JavaScript typeof operator

The typeof operator is used to determine the data type of its operand. The typeof operator is easy to use and it can be invoked by simply typing typeof (variable). A string will be returned telling the type of the variable. As an example, typeof(variable) returns 'number' for variables that are integers, and 'string' for variables that are strings. Data that can have multiple types are best handled using the typeof operator. By using it, developers can ensure that the data being processed is of the correct type and that errors are avoided. Also, it can be used when debugging programs to identify the source of errors. In addition to understanding the behavior of certain functions, the typeof operator can also be useful. As an example, typeof(parseInt) returns 'function' and typeof(5) returns 'number'.


typeof (operand)

Type of the operand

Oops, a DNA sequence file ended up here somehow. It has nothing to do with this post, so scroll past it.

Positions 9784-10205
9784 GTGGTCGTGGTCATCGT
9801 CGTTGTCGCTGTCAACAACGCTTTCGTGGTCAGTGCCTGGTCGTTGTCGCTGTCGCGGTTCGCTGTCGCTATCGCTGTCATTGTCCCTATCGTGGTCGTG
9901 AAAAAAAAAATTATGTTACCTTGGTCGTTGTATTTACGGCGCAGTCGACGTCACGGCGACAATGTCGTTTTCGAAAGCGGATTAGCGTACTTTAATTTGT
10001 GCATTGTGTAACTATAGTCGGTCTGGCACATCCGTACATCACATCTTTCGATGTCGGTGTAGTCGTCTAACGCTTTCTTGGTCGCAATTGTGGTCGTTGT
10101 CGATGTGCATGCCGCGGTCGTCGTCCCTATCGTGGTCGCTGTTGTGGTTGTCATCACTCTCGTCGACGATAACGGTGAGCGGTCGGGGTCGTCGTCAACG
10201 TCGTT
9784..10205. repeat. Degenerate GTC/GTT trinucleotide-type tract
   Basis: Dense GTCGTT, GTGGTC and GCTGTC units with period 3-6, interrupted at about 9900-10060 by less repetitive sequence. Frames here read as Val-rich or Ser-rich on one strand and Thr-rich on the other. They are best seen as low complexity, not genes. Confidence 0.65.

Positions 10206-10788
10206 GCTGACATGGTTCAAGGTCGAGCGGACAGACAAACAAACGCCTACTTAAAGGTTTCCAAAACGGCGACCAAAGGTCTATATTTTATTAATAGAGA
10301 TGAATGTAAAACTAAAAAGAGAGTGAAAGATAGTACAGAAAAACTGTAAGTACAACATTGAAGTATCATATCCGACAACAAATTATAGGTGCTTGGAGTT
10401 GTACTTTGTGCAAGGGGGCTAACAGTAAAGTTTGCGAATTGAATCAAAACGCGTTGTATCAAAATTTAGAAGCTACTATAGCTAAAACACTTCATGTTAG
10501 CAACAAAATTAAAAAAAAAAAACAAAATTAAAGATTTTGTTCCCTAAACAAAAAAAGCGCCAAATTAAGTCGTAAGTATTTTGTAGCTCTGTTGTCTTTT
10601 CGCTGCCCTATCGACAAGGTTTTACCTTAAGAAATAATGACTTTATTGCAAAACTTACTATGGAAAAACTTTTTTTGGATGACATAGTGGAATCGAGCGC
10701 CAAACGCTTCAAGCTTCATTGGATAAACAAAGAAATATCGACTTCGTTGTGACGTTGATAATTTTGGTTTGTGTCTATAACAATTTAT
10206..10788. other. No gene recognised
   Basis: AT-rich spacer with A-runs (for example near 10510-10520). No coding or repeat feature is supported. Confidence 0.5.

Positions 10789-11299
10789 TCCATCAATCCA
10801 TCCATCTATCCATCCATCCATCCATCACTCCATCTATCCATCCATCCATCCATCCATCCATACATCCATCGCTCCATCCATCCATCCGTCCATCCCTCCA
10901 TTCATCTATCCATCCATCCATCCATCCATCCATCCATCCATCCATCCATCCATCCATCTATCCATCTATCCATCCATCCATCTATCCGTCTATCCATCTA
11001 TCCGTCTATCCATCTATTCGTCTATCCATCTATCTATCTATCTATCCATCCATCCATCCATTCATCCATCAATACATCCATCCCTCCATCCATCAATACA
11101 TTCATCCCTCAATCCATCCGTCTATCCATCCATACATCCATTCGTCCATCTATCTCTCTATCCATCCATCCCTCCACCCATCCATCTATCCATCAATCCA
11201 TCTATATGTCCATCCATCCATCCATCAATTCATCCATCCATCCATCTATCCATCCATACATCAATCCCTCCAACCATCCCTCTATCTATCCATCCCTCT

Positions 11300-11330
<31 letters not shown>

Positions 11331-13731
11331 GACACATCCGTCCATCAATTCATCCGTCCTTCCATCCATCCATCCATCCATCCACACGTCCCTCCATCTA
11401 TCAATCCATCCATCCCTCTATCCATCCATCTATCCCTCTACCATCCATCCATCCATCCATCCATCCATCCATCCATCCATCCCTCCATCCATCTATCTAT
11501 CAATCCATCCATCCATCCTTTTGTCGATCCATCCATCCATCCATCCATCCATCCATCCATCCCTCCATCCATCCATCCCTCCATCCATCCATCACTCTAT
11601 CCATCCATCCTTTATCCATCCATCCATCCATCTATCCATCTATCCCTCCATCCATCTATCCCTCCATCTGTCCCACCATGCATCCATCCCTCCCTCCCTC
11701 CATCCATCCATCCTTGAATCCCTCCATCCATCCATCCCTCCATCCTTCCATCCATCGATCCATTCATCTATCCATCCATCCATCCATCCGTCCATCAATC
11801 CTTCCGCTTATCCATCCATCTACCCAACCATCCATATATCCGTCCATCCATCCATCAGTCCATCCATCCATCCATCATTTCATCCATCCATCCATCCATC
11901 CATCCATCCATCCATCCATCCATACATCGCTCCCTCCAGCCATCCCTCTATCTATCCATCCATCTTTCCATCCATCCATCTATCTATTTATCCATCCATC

Examples to check typeof a JavaScript variable

typeof 911                             // "number"
typeof "Vishal"                        // "string"
typeof true                            // "boolean"
typeof 434237139071347231391137011120n // "bigint"
typeof NaN                             // "number"
typeof [9,8,7,6,5]                     // "object"
typeof {name:'Vishal', city:'Mumbai'}  // "object"
typeof null                            // "object"
typeof new Date()                      // "object"
typeof function () {}                  // "function"
typeof movieName                       // "undefined"
typeof Symbol('symbol')                // "Symbol" 

A known quirk of JavaScript is that typeof null returns "object".

typeof null === "object" 

It is caused by a historical error in the languages design. As a primitive type, null is not a member of any object hierarchy. In addition, typeof returns "function" when used with functions.

const fun = new Function();
typeof fun  // "function"